High-Octane Formula

A man walked into a 1980’s action film. Regrettably, he was the main character’s best friend, so he died early on in the Second Act. He would be avenged, though, in the Third, after a training montage featuring flashbacks from the First (synchronized, crucially, to a song written and performed by Joey “Bean” Esposito). The main character would track his friend’s killer to a hidden missile silo in the jungled mountains of a place not-dissimilar-from Southeast Asia, dispatch nearly 15,000 henchmen with a 40-round semiautomatic assault rifle, and strangle the villain (a vaguely Eastern European business magnate who happens to be trained in both mixed martial arts and aerospace engineering) with a live electrical wire. The main character would lose his shirt, of course, and gain attractive but superficial injuries in the process. The villain wouldn’t really be dead, however, so he would need to be finished off permanently, perhaps by impalement on some conveniently exposed rebar; after which, the ne’er-do-well might fall from an impossibly high cliff and explode in the gorge below, despite the absence of anything even remotely combustible. Later, just before the credits (also synchronized to a song written and performed by Joey “Bean” Esposito), the main character would visit his friend’s beachside grave and emote masculinely, possibly laying flowers on the tombstone and saying something like, “We did it, buddy,” before hopping onto a shimmering motorcycle with his waitress-cum-centerfold-on-the-weekends paramour and riding into the sunset… in search of a sequel. Following a successful theatrical run, the film known as Friend Killer would soon be bootlegged mercilessly in foreign markets under the title: Murder Friend of Friends who Die of Murder, Part 1 of 5.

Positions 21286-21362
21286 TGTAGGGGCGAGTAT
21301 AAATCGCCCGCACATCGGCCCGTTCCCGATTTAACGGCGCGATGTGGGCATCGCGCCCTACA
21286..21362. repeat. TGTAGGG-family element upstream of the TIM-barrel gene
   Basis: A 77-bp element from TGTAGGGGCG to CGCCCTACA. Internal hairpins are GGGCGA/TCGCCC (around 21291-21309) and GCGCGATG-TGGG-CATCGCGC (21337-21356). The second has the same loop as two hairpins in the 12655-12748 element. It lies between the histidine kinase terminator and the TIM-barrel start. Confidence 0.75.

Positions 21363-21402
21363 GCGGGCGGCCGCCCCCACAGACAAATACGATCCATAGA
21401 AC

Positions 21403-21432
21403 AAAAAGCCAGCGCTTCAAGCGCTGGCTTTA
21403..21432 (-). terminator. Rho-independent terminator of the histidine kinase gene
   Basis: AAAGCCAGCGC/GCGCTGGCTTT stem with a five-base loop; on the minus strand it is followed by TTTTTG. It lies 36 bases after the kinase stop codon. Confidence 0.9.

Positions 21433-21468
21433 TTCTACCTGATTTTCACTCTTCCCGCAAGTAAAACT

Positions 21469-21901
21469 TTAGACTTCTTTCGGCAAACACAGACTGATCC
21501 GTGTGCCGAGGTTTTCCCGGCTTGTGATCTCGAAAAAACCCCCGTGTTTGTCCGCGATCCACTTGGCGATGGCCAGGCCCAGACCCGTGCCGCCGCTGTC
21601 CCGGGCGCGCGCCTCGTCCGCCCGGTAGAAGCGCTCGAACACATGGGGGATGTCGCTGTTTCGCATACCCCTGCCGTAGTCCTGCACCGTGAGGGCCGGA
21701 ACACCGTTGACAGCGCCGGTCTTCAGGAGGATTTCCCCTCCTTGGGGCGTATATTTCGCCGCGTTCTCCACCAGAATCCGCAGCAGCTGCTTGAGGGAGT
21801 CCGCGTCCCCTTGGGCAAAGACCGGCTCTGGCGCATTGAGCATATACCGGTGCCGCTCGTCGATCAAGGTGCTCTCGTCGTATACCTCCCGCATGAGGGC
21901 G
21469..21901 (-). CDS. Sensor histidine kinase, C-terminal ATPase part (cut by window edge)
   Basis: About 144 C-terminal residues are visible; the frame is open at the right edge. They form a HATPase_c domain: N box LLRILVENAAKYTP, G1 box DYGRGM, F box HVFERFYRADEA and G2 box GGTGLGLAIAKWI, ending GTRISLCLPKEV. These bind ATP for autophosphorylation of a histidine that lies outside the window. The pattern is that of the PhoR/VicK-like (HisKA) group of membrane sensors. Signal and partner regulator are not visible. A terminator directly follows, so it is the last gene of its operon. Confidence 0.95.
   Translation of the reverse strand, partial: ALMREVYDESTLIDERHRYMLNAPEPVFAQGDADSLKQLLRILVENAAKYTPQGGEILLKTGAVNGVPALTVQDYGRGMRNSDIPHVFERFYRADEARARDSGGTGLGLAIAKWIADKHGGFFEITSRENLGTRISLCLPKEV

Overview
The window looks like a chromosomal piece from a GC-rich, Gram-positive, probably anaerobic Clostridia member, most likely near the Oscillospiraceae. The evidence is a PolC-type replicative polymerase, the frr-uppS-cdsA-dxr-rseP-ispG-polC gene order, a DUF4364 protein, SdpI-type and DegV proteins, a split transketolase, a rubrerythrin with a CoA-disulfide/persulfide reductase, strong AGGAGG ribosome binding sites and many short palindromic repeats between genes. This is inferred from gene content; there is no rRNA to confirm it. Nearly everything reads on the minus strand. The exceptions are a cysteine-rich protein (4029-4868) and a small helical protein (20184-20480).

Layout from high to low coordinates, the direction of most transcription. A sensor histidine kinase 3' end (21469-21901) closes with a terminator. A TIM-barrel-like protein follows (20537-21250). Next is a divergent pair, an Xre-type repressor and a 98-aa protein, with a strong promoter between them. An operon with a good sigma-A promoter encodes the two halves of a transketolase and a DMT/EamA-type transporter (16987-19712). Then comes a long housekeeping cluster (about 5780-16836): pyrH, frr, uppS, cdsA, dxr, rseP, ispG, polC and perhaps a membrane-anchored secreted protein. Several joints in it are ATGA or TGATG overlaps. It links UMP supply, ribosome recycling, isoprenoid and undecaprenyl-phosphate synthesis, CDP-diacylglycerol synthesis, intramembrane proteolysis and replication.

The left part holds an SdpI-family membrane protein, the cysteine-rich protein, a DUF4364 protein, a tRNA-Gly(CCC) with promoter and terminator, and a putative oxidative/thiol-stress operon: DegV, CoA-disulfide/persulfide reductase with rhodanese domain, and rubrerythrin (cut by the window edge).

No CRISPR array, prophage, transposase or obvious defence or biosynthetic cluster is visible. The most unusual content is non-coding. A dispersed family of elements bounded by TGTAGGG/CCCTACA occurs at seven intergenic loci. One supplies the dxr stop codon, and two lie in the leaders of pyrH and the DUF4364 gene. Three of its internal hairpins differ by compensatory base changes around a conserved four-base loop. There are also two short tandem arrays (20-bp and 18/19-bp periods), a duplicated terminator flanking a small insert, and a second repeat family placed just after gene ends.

© 2014 Tony Vicory.

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